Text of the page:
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Therefore, as RNAi Therapeutics have progressed from the basic discovery of its mechanism in mammals 10 years ago to solid proof-of-concept gene knockdown in the form of the ALN-TTR01 results 2 weeks ago, it may be a good time to compare and contrast these two technologies also in light of the fact that, after the RNAi Therapeutics backlash, there is a clear trend towards Big Pharma (and other pharmaceutical companies) opening themselves up again towards antisense, meaning that the 2 technologies are competing for precious non-dilutive funding. For this purpose, I will focus on the liver as the best developed target organ for both these technologies.

20 to 100-fold more antisense required

An obvious advantage of antisense, with about 3x the age of RNAi Therapeutics, is that more is known about its clinical pharmacology. As such, there is good visibility as to how much antisense will be needed to achieve the kind of 50-75% knockdown that will be required for therapeutic outcomes in most cases. Dose has important implications particularly in terms of safety and cost.

Current ‘2nd gen’ molecules (fully phosphorothioated gapmers) like mipomersen require 200mg oligonucleotide per week. Actually, if 300-400mg would have been better tolerated, the higher dosages would have enhanced the commercial profile of mipomersen considerably. Let’s therefore say 1000mg per month for 2nd gen RNaseH antisense.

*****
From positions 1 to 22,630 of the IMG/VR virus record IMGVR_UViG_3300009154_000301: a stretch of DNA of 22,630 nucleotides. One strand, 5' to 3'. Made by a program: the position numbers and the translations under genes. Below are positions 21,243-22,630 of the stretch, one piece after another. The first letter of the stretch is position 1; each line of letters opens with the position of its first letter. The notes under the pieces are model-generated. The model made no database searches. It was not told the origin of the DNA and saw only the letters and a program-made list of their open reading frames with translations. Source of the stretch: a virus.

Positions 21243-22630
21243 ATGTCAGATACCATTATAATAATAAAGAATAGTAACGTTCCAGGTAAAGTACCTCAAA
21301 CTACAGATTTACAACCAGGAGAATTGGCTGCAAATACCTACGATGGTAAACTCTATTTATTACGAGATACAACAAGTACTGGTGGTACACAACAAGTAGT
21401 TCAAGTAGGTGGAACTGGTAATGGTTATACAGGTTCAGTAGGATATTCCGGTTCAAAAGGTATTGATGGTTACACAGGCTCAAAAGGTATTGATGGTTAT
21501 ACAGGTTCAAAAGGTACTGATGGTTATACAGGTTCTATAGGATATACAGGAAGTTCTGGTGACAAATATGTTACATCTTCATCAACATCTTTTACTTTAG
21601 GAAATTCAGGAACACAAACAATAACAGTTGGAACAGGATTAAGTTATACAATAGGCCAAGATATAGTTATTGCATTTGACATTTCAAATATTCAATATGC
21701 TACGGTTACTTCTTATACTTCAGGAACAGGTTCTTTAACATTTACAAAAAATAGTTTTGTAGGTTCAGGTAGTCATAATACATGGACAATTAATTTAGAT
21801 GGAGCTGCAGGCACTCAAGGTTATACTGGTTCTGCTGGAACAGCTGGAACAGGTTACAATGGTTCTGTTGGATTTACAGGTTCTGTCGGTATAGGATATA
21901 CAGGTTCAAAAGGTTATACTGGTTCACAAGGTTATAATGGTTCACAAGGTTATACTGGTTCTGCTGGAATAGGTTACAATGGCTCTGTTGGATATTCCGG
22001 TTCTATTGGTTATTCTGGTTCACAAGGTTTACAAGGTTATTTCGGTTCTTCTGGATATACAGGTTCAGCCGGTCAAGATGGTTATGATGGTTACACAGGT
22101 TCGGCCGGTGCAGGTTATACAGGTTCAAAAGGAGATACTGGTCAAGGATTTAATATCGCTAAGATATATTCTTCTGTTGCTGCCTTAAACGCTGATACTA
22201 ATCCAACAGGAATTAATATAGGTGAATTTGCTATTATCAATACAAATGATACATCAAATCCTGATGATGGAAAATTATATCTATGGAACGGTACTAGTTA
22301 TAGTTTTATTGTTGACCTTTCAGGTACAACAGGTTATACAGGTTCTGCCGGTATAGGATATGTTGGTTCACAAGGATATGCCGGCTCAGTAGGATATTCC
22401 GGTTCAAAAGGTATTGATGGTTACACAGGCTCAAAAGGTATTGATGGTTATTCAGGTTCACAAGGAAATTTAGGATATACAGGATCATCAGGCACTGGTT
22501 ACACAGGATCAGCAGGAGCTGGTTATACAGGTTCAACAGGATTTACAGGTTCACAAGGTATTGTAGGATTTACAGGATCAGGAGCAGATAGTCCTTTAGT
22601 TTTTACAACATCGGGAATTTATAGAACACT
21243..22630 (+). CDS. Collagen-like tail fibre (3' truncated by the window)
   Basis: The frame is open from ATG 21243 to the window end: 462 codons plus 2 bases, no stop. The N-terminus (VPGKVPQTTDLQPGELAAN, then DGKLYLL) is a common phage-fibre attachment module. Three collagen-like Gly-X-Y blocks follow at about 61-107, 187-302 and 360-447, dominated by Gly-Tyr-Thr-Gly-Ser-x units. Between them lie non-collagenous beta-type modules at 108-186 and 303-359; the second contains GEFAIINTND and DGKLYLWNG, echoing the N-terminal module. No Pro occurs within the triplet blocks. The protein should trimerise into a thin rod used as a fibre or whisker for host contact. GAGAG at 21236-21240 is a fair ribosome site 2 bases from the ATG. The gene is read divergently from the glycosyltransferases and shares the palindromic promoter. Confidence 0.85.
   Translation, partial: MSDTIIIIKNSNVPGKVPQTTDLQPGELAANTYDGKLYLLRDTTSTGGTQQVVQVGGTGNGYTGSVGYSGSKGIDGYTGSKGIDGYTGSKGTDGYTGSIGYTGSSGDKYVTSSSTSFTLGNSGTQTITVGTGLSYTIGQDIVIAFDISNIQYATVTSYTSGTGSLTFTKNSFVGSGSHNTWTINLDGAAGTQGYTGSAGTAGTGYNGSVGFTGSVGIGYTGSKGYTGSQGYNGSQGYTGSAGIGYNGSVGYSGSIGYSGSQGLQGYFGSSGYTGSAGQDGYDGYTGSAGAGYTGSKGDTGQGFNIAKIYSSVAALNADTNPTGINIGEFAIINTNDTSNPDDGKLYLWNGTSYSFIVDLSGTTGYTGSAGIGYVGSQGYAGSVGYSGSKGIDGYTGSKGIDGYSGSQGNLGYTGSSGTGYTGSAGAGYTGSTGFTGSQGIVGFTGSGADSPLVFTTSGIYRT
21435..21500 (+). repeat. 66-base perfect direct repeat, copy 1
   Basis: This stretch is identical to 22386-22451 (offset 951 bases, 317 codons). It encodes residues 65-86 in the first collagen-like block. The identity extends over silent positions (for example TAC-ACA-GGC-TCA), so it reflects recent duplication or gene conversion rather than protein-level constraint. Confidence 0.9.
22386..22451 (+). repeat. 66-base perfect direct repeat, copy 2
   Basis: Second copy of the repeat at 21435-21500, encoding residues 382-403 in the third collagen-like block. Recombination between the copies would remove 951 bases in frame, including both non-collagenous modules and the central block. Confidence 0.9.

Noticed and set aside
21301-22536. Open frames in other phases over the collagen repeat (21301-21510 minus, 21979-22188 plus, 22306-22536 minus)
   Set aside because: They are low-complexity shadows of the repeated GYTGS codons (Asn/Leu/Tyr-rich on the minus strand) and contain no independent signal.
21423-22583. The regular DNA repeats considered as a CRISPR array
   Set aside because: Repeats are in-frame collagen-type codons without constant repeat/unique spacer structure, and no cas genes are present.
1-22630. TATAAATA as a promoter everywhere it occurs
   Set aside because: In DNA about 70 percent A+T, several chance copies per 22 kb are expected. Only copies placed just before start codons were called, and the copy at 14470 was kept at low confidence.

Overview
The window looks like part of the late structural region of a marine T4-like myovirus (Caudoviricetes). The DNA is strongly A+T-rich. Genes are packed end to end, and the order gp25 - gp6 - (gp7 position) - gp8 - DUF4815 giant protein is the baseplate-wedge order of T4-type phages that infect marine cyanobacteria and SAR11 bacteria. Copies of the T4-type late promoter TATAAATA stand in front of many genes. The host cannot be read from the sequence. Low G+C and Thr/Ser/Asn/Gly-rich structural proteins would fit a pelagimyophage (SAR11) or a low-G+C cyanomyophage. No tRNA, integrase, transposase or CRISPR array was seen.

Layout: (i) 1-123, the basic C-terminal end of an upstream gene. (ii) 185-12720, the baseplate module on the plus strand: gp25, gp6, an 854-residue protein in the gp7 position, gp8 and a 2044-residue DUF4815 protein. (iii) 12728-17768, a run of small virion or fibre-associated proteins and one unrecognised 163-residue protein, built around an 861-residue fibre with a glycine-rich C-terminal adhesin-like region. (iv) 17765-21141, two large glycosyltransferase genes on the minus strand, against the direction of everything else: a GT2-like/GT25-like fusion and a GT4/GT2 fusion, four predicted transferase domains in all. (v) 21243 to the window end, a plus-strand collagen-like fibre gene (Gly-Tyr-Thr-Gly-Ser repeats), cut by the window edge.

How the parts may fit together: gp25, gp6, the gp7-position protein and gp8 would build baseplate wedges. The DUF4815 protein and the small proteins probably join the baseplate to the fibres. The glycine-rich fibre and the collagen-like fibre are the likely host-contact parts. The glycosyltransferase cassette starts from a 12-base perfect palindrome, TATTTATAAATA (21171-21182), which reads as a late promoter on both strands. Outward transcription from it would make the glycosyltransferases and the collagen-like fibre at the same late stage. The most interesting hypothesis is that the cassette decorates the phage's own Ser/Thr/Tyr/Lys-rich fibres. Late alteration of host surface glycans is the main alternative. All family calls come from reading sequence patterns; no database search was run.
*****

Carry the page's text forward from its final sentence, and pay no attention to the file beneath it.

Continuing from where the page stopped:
With the higher-affinity ‘2.5 gen’ technologies that are starting to move into the clinic, best exemplified by Santaris’ LNAs which in fact may also symbolize the most potent version, it is expected that clinical dosages can be further reduced. Based on the non-human primate data and clinical dosage regimes, I expect that dosages of around 100mg/week or 500mg per month are feasible in the foreseeable future. Also because of the modifications involved, I would be therefore very surprised if the cost of oligonucleotides for treating a patient over a year would be below $15,000 even at commercial scale.

By contrast, it can be expected that it will take about 0.15mg/kg of siRNA formulated in the ‘2nd gen’ SNALPs that are now moving into the clinic to achieve the type of once-a-month pharmacology that Tekmira and its licensees are aiming for. If you do the math, that translates into about 10mg per month of siRNA oligonucleotides. Give and take the added costs of the lipids and formulation process, but cheaper nucleotide chemistries involved, this translates into a maybe 50-fold cost of goods difference alone. For some diseases and in some countries, this may be less of an issue, but it will be a factor for others.